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jnicholes
05-08-2019, 02:43 PM
Hello,

So, it took me a while to realize that my ukulele was slightly flat. By this, I mean all the strings were slightly flat. I discovered this when I compared the notes to my piano that I recently got in tune. So, I tuned the ukulele. Then, I decided to try out a song, and see how it sounded.

I was going through songs, just having a jam session by myself. Eventually, I got to the point where I thought to myself, "I know all the chords I need to know. I can play any song with practice."

Then, as I was reading the sheet music and playing, I came across a cord I did not know. My reaction was priceless. I thought I knew all the cords I need to know, but apparently I was mistaken. I laughed pretty hard.

Well, it looks like I am still learning!

Jared

ukantor
05-08-2019, 03:04 PM
The problem with the ukulele, is that you can only play a maximum of four notes - although I view it as a boon, not a disadvantage. Many chords should properly include more than our four notes. Fortunately, it is usually possible to make a good fist of any chord, provided you select the best four from those required.

John Colter.

Bill Sheehan
05-08-2019, 05:22 PM
I'll second that, John. And having just four strings to work with is the reason that I strive to avoid chord fingerings which include the same exact note twice-- the classic example being the common "G" chord (in re-entrant tuning), fingered 0232. For one thing, it's hard to make the second and fourth strings (unison) sound precisely in tune with each other; and beyond that, I just feel like "Hey, you've only got four notes to work with; why waste one by having it be the same as one of the others?" Now, I do realize that others may see this differently, but that's my take... :D (So, in lieu of the common fingering for that "G", I'll use 2232.)

ukantor
05-08-2019, 08:31 PM
Ah! A fellow traveler! Yes, Bill, I often use the full form of the first position 'G' chord. Perversely, though, I prefer the sound the full 'C' chord - 5433, as against the regular 0003.

John Colter.

Sven-Uke
05-08-2019, 09:50 PM
It is a nice thing indeed to play around with chord voicings on only four strings.
A guitarist friend of mine once gave me a hint to leave out the prime for some chords.
On the right place in a song it can sound great.

Bill Sheehan
05-09-2019, 04:47 AM
Good observations, guys, and on songs that involve a vocal part, there can often be spots where you can decide to let the "sung" note occupy one component of the spectrum, while choosing four independent notes for the strummed chord on the uke, so that you're actually hearing five separate notes (all different from each other, and all different from the sung note) at that moment.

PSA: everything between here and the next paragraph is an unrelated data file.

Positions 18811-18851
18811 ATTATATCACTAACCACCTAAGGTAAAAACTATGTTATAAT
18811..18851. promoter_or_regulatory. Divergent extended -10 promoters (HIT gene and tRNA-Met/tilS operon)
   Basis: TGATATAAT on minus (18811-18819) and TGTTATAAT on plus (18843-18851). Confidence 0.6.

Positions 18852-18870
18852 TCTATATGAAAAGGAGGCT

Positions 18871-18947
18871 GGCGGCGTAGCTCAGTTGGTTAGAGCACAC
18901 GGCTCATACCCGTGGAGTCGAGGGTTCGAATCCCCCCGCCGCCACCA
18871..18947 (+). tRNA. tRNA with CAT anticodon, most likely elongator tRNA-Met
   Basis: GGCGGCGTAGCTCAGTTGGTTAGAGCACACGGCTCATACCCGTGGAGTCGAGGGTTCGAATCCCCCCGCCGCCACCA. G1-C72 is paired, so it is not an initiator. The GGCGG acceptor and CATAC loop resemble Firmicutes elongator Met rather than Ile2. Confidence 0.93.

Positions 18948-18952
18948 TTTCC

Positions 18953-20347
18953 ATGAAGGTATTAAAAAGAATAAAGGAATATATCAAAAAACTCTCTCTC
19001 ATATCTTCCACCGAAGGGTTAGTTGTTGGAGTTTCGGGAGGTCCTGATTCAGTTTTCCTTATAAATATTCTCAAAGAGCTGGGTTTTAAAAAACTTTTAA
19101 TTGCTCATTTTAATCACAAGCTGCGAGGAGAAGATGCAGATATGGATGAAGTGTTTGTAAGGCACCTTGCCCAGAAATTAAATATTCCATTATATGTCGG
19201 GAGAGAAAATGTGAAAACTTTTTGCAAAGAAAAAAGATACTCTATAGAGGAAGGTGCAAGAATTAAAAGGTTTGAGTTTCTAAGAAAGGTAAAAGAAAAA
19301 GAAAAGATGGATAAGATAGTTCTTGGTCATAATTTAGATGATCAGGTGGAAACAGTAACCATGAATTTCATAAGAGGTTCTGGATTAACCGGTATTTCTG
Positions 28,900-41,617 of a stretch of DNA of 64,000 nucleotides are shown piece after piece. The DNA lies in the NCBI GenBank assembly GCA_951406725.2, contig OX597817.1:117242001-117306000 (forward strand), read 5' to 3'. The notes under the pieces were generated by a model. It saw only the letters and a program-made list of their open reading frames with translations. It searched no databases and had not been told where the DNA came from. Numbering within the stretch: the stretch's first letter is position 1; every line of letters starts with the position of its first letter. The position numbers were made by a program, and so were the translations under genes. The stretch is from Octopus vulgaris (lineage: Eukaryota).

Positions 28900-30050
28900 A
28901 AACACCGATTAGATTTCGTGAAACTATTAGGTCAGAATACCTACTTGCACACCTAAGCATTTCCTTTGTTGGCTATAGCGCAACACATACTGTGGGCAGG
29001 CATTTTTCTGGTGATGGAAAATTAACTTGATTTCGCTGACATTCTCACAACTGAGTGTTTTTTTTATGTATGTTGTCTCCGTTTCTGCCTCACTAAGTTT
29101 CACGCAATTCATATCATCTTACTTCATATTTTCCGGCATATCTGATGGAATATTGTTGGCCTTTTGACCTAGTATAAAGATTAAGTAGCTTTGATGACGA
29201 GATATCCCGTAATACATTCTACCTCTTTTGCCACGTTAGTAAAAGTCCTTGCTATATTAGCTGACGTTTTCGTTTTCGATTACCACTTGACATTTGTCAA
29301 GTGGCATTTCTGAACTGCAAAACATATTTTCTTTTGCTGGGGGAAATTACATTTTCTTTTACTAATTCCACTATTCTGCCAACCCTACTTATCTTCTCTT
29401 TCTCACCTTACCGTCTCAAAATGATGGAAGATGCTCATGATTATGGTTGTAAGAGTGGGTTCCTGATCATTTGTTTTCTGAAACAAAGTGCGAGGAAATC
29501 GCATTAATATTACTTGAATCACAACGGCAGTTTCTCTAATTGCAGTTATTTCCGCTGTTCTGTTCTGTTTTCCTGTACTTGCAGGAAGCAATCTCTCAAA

jnicholes
05-09-2019, 04:55 AM
Before I say what I want to say, please keep in mind that I am not mad or upset whatsoever. All I'm trying to do is exercise something that my therapist told me to do.

So, when I started this thread, my intention was to share a story about me and my ukulele that I thought was funny. As much as I enjoy reading the things you guys have said, I feel my story was ignored.

I know this is not the case, though. I suffer from mental and emotional difficulties, and that's mostly why I feel this way.

My therapist recommended that I exercise facing the problem right away, rather than hold on to it for years. That's exactly what I'm trying to do.

Anyway, back on the subject, I see what you guys are saying. The ukulele is only capable of playing a maximum of four notes. I actually don't see this as a downside. Each instrument has its own unique way of playing, the ukulele with its four strings for example. This may sound cheesy, but that's what makes each instrument special in its own way.

Again, I'm not mad at all. I hope you guys understand what I said.

Jared

Bill Sheehan
05-09-2019, 05:05 AM
Apologies, Jared! We truly didn't intend to ignore your original story! It seems that, often, one story can spin off into another, and before we know it we're talking about something not directly related to the original topic! But your original point is definitely well-taken-- in our musical journey, be it with the uke or otherwise, we'll often be coasting along thinking we're pretty well on top of things, only to realize that there is still so much to be learned! The journey can last a lifetime; I know we all treasure it !!

jnicholes
05-09-2019, 05:06 AM
Actually, it's all right. There's no need to apologize. Believe it or not, you actually helped me out by giving me an opportunity to practice what my therapist said.

Thanks for understanding though!

bobhost
05-09-2019, 05:26 AM
Well, it looks like I am still learning!

Jared
Hopefully that will never end.
Strum patterns.
Tabs and finger picking.
Multiple player interaction.
On and on...

YogiTom
05-09-2019, 05:43 AM
... I was going through songs, just having a jam session by myself. Eventually, I got to the point where I thought to myself, "I know all the chords I need to know. I can play any song with practice."

Then, as I was reading the sheet music and playing, I came across a cord I did not know. My reaction was priceless. I thought I knew all the cords I need to know, but apparently I was mistaken. I laughed pretty hard.

I feel like the same thing happens to me any time I flip through my go-to song collections. Sometimes even on songs I’ve played before!